BLUE STAR FAMILIES SURVEY: 62 Percent of Military Wives Say Husband With PTSD is Afraid to Seek Help

CONFESSIONS OF A MILITARY SPOUSE: At Times ‘Incapacitated With Sadness’

by Molly Blake
AOL Jobs, Oct. 24, 2012

Molly Blake is a freelance writer and Marine Corps spouse. She writes about issues affecting military families. You can see her work at

In April 2011, a young Army wife posted a chilling comment on her blog that began, “If you are reading this, you should know that I’m dead.”

The 27-year-old woman continued, “at least I hope I’m dead … it would be awful to fail at your own suicide.”

Army Capt. Michael Ryan McCaddon and Leslie McCaddon before Michael took his own life March 21, 2012 while serving as an OB/GYN doctor at the Army’s Tripler Medical Center in Oahu, Hawaii. Earlier in Michael’s career he had seen extreme violence as a first responder to the Oklahoma City Federal Building bombing and later when he deployed for EOD duty in the killing fields of Bosnia-Herzegovina War. He was afraid to ask for help for fear of his career. (McCaddon family)

The woman reportedly received treatment and didn’t kill herself, and her blog post helped put the spotlight on a serious issue: the mental health issues of military spouses.

While there has been much written about the suicide rate among soldiers (in July 2012, 38 soldiers committed suicide — more than died in Afghanistan that month), the suffering of military spouses has received relatively short shrift.

That’s changing.

Blue Star Families, a nonprofit where I work, found in its recent annual Military Family Lifestyle Survey that a full 10 percent of military spouses admitted that they considered suicide. The spouse-suicide phenomenon is both underreported (10 percent of respondents also said they preferred not to answer the question) and unexplored.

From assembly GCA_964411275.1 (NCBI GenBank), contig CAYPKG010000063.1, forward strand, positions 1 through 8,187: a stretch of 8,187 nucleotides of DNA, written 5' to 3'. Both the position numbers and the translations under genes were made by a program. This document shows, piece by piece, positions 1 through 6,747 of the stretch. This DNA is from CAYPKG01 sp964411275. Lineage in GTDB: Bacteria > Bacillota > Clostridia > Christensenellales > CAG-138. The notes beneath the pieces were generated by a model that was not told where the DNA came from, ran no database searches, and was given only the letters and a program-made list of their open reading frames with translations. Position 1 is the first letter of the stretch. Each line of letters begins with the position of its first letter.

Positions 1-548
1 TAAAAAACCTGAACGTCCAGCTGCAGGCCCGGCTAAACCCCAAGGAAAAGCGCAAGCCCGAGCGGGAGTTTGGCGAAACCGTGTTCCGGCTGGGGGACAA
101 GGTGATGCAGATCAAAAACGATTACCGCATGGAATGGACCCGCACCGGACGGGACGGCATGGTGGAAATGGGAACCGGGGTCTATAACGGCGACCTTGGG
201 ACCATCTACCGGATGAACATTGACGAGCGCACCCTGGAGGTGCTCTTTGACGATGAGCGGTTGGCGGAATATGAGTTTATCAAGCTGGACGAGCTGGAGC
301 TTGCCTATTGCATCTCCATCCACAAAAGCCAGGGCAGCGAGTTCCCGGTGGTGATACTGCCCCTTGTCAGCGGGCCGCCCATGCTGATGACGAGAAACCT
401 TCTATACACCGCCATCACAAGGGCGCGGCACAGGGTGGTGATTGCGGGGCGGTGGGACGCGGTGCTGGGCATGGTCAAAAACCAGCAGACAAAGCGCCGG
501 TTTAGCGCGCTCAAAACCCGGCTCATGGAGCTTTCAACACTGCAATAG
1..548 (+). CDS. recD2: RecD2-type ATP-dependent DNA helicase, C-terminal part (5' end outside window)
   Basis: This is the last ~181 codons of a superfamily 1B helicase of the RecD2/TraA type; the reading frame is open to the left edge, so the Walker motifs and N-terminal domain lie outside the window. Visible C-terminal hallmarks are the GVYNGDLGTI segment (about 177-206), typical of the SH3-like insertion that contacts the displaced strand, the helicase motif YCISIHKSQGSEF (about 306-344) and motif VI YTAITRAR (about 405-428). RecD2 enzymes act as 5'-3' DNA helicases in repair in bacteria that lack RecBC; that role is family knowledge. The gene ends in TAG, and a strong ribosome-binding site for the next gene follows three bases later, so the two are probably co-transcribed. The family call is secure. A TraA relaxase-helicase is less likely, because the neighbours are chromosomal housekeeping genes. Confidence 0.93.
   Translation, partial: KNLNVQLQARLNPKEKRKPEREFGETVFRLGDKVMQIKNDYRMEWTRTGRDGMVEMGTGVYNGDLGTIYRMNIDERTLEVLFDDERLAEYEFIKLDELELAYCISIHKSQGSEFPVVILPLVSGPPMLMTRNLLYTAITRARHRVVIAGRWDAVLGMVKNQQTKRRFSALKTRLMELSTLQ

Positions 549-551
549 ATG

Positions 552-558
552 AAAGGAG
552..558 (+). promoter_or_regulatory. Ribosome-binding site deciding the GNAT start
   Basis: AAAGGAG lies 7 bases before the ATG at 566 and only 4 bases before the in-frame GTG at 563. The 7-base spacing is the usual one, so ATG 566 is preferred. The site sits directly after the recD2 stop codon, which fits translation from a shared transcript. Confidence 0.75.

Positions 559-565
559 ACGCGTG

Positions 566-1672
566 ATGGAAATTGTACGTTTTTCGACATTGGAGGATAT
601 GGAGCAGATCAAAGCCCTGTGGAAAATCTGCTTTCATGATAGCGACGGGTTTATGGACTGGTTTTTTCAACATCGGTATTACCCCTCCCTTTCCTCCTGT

“There is obviously a problem there that our community should rally to find solutions to,” says research director Dr. Vivian Greentree, who is also a military spouse.

As a military spouse, I’m not surprised by what Blue Star Families found. The typical military spouse is young, between the ages of 19 and 22, and since 9/11, 26 percent have endured deployments totaling 13 to 24 months. That’s not including a spouse’s training, field time away from home and other assignments. Sixteen percent have chalked up to three years of deployments.


• Talking about wanting to die.
• Looking for a way to kill oneself.
• Talking about feeling hopeless or having no purpose.
• Talking about feeling trapped or in unbearable pain.
• Talking about being a burden to others.
• Increasing the use of alcohol or drugs.
• Acting anxious, agitated or recklessly.
• Sleeping too little or too much.
• Withdrawing or feeling isolated.
• Showing rage or talking about seeking revenge.
• Displaying extreme mood swings.

The unemployment rate among military spouses is a staggering 28 percent and a whopping 62 percent say that their service member has exhibited signs of post-traumatic stress but chose not to seek treatment.

And since just 1 percent of our nation shoulders the burden of war, it should come as no surprise that stress levels have pushed many to the brink.

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